The Yankees are at .500 and Ivan Nova is a big reason why

Ivan Nova has stabilized the back of the Yankees' rotation and has allowed the team to get to its bullpen trio more often. Al Bello/Getty Images

NEW YORK -- The New York Yankees are at .500 in large part because they traded Luis Severino's terrible starts for Ivan Nova's strong ones.

Nova, who is on the mound Wednesday night as the Yankees look for their seventh straight win, has started three games, which all were Yankees victories.

Another good start on Wednesday should cement his place in the Yankees' rotation. With 20 games in 20 days, the Yankees are toying with adding a sixth starter at some point, according to Joe Girardi, which could mean Severino's return from the DL might put him in the majors.

But Severino -- who has his first rehab start Sunday after being placed on the DL with a triceps strain -- had been awful, going 0-6 with a 7.46 ERA and pitching like one of the worst starters in baseball.

If the Yankees go for a sixth starter, they might move Richard Bleier, a 29-year-old lefty, to the 40-man and promote him for a shot over Severino. Bleier has a 2.57 ERA in five Triple-A starts, and Yankees officials have been impressed.

Meanwhile, Nova is 2-0 with a 1.65 ERA in his three starts, which has helped the Yankees rip off 14 wins out of their last 20 games. The Yankees have six straight quality starts, which allows them to properly set up their bullpen each day. By tacking on some insurance runs during Tuesday's 6-0 win over the Blue Jays, they only had to use Dellin Betances of the Big 3.

As for Nova, he appeared to be a strong sleeper candidate to have a solid season. He is a year removed from Tommy John surgery, which is typically when pitchers return to top form. He is due to be a free agent, which is often a motivator for players. His up-and-down career seemed ready to go back up after a few years down.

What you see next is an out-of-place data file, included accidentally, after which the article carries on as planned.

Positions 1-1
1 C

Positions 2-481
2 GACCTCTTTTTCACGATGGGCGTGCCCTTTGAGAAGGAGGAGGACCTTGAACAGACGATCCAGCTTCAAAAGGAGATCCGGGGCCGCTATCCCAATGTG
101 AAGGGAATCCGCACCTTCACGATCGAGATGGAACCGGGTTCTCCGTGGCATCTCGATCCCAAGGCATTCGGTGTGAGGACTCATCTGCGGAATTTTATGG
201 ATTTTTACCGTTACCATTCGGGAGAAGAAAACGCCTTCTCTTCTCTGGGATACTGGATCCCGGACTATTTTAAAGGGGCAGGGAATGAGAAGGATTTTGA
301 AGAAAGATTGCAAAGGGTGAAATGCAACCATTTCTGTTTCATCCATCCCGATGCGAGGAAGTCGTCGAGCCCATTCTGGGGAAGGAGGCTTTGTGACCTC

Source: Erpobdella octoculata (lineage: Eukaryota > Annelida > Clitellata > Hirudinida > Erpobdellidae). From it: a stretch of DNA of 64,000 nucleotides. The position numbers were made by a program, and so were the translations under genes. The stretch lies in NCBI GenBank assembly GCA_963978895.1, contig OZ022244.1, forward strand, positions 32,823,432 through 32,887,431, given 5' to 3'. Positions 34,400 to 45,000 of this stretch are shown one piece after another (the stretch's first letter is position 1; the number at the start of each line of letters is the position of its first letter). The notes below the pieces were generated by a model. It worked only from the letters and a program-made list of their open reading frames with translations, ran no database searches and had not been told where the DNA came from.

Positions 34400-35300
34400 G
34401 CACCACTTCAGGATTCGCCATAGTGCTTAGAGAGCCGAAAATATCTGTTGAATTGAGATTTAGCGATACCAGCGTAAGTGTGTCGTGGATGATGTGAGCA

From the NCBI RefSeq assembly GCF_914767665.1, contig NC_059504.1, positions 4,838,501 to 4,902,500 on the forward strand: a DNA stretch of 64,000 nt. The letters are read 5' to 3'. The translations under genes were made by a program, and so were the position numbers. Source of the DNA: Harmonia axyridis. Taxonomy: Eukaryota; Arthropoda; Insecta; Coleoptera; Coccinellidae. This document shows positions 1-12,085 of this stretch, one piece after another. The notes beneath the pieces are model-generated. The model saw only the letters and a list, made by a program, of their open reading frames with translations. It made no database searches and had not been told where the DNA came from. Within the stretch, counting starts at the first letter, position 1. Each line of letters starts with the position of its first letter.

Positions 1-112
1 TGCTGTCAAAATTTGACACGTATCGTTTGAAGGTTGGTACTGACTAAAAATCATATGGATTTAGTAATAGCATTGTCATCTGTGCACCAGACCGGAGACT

Nova just needed the chance. He nearly won the fifth starter spot out of spring, but instead the job was given to CC Sabathia moreso due to Sabathia's superior resume than any spring training sign that he looked very good.

As it turns out, Sabathia and Nova are combining to form a pretty good No. 4-5 combination -- really the 3-4 slots when you consider how Michael Pineda has pitched. Sabathia is 3-2 with a 3.41 ERA, while Nova is 3-1 with a 3.26 ERA.

Nathan Eovaldi and Masahiro Tanaka have combined to be a bit more consistent at the top of the rotation, which has allowed the Yankees to go to their Big 3 relievers during their winning streak.

Eovaldi (5-2) threw a six scoreless innings Tuesday as his ERA ducked just under four.

The fact the Big 3 is fully available Wednesday works perfectly for Nova, who is really a two-pitch guy these days. His fastball-curveball combination can maybe get him through orders twice, which can take him through the fifth, maybe even the sixth.

"That's all you need," Nova said. "Those three guys in the bullpen have been amazing."

In Nova's last start, Girardi took him out after six innings of one-run ball, even though he just had 62 pitches. Girardi had the Big 3 available, so he was going to use them.

The whole formula for the Yankees is predicated on being able to start well enough so they can get to their finishers. By trading in Nova for Severino, the Yankees have been able to do that more for the last few weeks.

Nova has been a big reason why the Yankees are 22-22 and possibly on the way up.